Europe’s nine major rivers all contain microplastics

2,700 water samples collected from the four European sea fronts and the nine major rivers in Europe shows that 100% of the water sources contain microplastics. 

Researchers from the Tara Ocean Foundation embarked on a 6-month voyage around Europes water-ways bringing back 2,700 water samples from 45 sites.

The nine rivers were the Thames, Elbe, Rhine, Seine, Ebro, Rhone, Tiber, Garonne and the Loire.

Samples of water were collected from the mouth of each river; downstream and upstream of the first heavily populated city located on each river.

Of the 2,700 samples, the researchers found that 100%  contained microplastics.

All samples contained microbeads that are present in certain cosmetics, toothpaste, suncream, etc. and they also contained a high proportion of plastic that is visible to the naked eye, these are called secondary microplastics resulting from the fragmentation of plastics due to the sun’s rays.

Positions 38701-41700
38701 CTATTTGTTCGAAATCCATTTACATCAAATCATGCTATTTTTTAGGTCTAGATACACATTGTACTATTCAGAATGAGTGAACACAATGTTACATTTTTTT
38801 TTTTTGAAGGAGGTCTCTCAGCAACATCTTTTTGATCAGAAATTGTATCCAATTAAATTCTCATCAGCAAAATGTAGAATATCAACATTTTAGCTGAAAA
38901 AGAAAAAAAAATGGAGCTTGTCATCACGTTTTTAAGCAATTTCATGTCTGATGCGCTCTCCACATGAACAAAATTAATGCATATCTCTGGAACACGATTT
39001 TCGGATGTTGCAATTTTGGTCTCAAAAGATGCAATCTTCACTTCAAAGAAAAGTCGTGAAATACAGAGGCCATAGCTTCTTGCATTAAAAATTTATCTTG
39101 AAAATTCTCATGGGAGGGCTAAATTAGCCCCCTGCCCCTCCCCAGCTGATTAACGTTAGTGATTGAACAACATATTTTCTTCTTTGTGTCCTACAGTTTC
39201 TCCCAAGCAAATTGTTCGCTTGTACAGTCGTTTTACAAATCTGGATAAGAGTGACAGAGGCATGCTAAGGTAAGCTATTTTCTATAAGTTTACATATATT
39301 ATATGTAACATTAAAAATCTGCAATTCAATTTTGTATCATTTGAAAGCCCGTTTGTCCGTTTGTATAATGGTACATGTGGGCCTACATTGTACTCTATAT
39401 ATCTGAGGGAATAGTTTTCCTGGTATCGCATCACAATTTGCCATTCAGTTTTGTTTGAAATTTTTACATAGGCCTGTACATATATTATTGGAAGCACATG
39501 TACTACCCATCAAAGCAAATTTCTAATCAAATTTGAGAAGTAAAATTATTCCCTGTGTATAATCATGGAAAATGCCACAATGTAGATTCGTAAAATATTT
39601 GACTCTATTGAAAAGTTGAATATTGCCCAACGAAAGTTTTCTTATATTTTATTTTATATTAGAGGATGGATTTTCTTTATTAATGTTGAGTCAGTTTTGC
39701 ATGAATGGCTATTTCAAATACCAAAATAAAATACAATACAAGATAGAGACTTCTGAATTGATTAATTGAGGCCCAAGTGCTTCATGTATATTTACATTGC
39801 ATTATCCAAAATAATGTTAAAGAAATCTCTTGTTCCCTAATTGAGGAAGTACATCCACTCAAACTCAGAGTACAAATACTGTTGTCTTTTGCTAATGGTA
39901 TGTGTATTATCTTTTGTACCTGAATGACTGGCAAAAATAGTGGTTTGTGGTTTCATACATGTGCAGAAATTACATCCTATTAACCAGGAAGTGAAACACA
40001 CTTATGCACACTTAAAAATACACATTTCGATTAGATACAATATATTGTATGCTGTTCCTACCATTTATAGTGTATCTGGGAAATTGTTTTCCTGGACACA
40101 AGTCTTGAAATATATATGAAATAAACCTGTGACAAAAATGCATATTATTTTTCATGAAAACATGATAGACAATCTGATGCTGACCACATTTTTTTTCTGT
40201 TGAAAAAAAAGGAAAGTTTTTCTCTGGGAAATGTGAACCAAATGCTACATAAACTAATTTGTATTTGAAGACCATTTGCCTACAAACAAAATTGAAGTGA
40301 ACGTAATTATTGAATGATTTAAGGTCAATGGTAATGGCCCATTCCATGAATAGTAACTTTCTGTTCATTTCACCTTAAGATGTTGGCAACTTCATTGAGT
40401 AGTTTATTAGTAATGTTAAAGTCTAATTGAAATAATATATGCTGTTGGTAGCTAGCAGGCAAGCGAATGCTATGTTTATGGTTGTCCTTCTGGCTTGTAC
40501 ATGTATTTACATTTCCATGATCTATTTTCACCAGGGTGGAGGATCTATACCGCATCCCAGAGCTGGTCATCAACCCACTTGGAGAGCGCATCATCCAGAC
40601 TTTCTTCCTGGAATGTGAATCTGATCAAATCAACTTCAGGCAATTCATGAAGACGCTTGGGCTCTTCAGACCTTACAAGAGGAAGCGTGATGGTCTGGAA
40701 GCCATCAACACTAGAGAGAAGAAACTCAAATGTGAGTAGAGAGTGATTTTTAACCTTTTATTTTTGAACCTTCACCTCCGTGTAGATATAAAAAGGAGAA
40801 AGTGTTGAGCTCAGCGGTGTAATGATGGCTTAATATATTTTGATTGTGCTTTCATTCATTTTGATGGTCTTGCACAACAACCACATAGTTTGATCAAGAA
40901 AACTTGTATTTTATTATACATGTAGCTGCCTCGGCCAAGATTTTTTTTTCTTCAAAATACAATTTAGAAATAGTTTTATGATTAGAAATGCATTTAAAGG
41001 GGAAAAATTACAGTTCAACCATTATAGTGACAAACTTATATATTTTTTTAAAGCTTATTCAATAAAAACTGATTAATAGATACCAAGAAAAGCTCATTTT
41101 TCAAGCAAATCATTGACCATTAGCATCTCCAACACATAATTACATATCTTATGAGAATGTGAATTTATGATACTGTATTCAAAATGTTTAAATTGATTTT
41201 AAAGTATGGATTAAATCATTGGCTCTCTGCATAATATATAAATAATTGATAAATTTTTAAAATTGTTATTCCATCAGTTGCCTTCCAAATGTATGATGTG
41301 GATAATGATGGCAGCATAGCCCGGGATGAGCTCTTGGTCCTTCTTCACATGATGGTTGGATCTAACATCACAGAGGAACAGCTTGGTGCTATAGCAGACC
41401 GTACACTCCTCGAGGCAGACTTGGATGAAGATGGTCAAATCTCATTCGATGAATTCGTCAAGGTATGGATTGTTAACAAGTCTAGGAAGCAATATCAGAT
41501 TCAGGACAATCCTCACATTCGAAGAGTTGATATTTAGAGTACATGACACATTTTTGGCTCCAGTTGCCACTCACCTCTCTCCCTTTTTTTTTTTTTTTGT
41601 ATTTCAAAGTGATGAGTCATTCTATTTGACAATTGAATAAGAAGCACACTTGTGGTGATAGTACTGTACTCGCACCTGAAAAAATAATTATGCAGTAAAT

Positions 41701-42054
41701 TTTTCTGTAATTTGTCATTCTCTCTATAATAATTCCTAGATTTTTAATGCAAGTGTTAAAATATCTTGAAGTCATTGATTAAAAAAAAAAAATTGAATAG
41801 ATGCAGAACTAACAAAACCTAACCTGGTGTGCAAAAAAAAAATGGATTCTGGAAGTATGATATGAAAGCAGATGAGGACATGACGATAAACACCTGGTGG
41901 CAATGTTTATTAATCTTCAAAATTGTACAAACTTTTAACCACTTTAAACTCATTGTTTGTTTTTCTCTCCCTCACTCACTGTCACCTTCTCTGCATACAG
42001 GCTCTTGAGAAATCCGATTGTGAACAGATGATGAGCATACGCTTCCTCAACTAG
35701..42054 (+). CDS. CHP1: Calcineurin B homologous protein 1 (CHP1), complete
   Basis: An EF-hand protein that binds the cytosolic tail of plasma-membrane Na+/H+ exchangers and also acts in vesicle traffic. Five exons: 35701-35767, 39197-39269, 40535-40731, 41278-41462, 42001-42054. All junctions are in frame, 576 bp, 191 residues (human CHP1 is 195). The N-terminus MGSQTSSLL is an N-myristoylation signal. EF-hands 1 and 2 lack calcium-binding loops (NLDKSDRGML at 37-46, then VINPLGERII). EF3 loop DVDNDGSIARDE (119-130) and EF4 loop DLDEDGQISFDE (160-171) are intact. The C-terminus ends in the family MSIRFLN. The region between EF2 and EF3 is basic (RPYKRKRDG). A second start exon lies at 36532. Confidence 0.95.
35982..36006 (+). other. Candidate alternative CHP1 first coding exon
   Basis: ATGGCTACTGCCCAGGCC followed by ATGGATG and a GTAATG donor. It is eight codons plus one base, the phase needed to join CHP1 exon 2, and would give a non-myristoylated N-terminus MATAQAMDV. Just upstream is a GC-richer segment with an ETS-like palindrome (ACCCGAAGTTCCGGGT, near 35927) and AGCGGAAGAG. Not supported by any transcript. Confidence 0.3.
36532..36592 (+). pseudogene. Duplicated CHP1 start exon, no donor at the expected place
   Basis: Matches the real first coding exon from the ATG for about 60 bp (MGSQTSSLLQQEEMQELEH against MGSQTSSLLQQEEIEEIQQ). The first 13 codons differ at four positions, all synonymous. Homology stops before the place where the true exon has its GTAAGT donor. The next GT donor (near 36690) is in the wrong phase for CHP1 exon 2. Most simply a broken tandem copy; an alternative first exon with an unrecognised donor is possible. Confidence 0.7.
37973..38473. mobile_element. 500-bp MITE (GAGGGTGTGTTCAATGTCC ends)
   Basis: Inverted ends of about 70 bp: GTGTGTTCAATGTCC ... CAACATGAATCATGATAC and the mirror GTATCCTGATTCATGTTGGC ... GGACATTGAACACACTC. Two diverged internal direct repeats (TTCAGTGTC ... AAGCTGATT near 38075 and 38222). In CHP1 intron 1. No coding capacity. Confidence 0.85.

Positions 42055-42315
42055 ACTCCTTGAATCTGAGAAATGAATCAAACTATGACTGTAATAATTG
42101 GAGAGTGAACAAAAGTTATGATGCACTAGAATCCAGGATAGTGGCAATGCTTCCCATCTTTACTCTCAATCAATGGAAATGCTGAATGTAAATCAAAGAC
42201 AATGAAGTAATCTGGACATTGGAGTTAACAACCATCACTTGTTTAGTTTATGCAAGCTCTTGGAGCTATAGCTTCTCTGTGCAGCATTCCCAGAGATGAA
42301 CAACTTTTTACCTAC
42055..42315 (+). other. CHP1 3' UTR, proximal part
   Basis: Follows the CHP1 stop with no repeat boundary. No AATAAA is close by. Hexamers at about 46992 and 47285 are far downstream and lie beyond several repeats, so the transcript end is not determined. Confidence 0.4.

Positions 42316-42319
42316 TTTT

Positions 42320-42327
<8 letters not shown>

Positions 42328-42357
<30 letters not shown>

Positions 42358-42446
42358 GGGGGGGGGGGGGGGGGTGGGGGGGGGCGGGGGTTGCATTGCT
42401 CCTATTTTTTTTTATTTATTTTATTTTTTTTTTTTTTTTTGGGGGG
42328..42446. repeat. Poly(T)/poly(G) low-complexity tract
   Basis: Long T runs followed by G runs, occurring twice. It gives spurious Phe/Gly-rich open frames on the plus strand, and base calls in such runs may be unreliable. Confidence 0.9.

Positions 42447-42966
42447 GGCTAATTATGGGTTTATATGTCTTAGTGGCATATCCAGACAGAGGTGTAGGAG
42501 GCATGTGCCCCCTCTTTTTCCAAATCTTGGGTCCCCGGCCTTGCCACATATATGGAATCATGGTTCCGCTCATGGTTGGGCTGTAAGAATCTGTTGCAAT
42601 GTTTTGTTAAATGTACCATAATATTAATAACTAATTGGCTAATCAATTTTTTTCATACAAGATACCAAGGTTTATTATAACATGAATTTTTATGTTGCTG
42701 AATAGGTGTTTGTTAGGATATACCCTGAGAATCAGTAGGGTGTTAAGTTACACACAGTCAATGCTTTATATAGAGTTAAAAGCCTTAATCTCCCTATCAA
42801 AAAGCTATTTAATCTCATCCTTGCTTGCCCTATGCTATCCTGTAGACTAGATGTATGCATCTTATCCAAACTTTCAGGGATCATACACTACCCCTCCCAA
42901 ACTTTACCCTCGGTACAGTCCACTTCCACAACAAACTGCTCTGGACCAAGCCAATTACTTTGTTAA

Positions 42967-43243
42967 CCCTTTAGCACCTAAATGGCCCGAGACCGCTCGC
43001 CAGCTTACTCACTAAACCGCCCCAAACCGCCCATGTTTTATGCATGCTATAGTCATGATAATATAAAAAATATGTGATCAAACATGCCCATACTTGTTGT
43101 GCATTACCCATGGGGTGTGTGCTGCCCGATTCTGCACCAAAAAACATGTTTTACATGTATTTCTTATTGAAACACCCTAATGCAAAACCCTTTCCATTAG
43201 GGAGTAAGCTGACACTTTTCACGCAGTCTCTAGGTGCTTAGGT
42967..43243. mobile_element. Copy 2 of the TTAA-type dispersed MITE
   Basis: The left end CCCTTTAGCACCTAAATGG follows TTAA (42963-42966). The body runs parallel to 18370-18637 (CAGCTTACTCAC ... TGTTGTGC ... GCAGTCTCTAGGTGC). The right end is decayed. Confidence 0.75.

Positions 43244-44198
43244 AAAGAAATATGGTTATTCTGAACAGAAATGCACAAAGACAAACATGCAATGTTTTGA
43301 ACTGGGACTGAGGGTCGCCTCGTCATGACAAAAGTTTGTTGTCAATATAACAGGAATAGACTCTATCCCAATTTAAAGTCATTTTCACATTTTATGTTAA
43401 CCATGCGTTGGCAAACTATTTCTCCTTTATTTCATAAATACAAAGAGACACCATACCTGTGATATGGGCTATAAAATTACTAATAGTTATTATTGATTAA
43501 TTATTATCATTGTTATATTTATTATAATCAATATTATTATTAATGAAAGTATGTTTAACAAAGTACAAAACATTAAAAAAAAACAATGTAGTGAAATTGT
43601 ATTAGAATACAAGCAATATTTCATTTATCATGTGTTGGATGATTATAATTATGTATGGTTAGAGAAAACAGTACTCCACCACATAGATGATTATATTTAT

The researchers have concluded that the microplastics represent more than 90% of the 5,000 billion pieces of plastic floating on the surface of our oceans.

During the voyage, traps containing different types of plastic were deliberately immersed.

These plastics showed no sign of toxicity before immersion, but after a one-month stay in the rivers, their toxicity had become positive.

The plastic particles accumulated the pollutants present in rivers (pesticides, hydrocarbons, heavy metals, etc) which can have toxic effects on the organism which ingest them, slowing their growth and reproduction by disrupting their metabolism and hormonal system.

Jean-François Ghiglione, CNRS, scientific director of the project said: ‘This first observation sheds new light on our vision of plastic pollution at sea.

We have long thought that the transformation of plastics into microplastics took place at sea but in fact, the process seems to occur in rivers and their watersheds.’

According to Romain Troublé, executive director of the Tara Ocean Foundation: ‘This vast proportion of microplastics – already impossible to collect at sea, are transported also by our watersheds and rivers – makes it impossible to clean the rivers. Solutions to this problem are definitely on land.’

In related news, scientists have found large quantities of microplastic pollution in remote Arctic snow, which they say raises questions about how much plastic is entering the air that we breathe.

Photo Credit – Pixabay

Pippa Neill

Pippa Neill

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